This paper examines the involvement of American women in the American Society of Friends of Russian Freedom in the late 19th and early 20th centuries. With prominent founding members like Alice Stone Blackwell and Julia Ward Howe, this paper questions the personal and political motivations that led these women to be open supporters of Russian nihilism and Russian revolutionaries on the eve of the 1905 Revolution. Through an examination of the organizationís publication Free Russia, personal letters and accounts, and contemporary images of the Russian empire, this paper seeks to uncover the types of connections these former abolitionists, suffragists, and social reformers believed to exist between America and Russia.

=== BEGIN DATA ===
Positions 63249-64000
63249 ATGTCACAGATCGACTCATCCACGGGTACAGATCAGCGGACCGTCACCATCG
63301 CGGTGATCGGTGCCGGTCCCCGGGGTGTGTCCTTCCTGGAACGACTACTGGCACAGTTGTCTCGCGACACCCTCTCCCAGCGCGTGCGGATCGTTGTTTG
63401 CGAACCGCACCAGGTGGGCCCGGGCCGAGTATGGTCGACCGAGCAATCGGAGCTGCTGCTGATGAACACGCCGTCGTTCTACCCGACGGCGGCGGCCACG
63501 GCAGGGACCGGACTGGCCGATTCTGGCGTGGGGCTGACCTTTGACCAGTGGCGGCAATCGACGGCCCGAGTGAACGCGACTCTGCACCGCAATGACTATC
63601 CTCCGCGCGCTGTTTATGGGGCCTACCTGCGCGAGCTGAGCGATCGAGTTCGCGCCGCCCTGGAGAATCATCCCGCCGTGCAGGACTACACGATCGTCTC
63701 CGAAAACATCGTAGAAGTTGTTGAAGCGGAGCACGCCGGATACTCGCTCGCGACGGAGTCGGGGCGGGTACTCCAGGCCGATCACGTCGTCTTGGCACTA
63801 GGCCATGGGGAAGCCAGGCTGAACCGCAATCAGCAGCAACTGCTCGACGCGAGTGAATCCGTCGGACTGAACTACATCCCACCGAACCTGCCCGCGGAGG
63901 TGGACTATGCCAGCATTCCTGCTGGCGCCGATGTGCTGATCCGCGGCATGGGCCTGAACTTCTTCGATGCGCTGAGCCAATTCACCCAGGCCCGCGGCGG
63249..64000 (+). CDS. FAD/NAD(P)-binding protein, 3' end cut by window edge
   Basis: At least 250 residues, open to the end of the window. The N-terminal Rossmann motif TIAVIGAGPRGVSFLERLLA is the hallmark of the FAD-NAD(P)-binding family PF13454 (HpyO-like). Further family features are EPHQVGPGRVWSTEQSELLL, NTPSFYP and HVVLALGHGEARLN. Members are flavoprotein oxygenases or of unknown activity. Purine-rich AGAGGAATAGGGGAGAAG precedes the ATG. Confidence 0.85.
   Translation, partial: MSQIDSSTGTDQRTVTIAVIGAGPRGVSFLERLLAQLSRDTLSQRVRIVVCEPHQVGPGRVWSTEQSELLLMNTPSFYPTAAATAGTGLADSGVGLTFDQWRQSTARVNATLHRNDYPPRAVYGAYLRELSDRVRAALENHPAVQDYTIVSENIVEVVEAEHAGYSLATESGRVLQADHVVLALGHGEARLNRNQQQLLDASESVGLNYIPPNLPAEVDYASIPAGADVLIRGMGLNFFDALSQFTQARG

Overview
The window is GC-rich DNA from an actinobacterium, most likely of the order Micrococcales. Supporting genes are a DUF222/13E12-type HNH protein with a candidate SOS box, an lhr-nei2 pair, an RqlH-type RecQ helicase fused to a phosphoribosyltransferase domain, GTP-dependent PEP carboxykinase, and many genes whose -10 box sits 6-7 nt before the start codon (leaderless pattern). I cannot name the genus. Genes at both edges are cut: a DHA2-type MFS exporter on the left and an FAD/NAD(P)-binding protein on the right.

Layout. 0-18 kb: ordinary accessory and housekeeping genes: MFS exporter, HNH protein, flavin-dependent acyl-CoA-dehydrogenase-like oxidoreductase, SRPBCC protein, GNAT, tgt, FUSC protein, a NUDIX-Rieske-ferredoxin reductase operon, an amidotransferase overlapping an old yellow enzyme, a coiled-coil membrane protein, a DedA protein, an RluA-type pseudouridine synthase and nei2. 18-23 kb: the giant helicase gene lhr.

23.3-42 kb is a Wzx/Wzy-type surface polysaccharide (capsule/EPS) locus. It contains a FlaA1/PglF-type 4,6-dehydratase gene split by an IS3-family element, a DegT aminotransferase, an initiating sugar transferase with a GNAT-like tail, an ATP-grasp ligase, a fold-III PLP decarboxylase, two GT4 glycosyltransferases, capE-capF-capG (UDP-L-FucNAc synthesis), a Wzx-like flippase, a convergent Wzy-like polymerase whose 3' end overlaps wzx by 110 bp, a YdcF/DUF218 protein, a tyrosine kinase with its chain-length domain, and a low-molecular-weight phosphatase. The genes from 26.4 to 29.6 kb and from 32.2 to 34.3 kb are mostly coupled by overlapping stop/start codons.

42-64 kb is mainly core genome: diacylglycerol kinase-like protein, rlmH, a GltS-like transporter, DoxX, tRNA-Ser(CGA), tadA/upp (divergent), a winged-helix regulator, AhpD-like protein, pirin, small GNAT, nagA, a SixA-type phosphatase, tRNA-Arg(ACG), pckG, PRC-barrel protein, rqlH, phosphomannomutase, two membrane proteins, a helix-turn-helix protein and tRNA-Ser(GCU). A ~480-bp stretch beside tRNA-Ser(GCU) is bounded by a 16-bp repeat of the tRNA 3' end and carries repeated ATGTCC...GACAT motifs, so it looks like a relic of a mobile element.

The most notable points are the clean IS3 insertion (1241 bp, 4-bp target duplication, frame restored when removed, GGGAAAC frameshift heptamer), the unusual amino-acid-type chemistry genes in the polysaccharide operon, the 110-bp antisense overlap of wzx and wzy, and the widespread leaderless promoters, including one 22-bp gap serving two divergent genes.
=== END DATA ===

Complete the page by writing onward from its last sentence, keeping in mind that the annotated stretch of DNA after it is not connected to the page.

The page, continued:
|Presenter:||Chelsa Gibson (SUNY Binghamton) -- email@example.com
|Topic:||History - Panel|
|Time:||9:15 am (Session I)|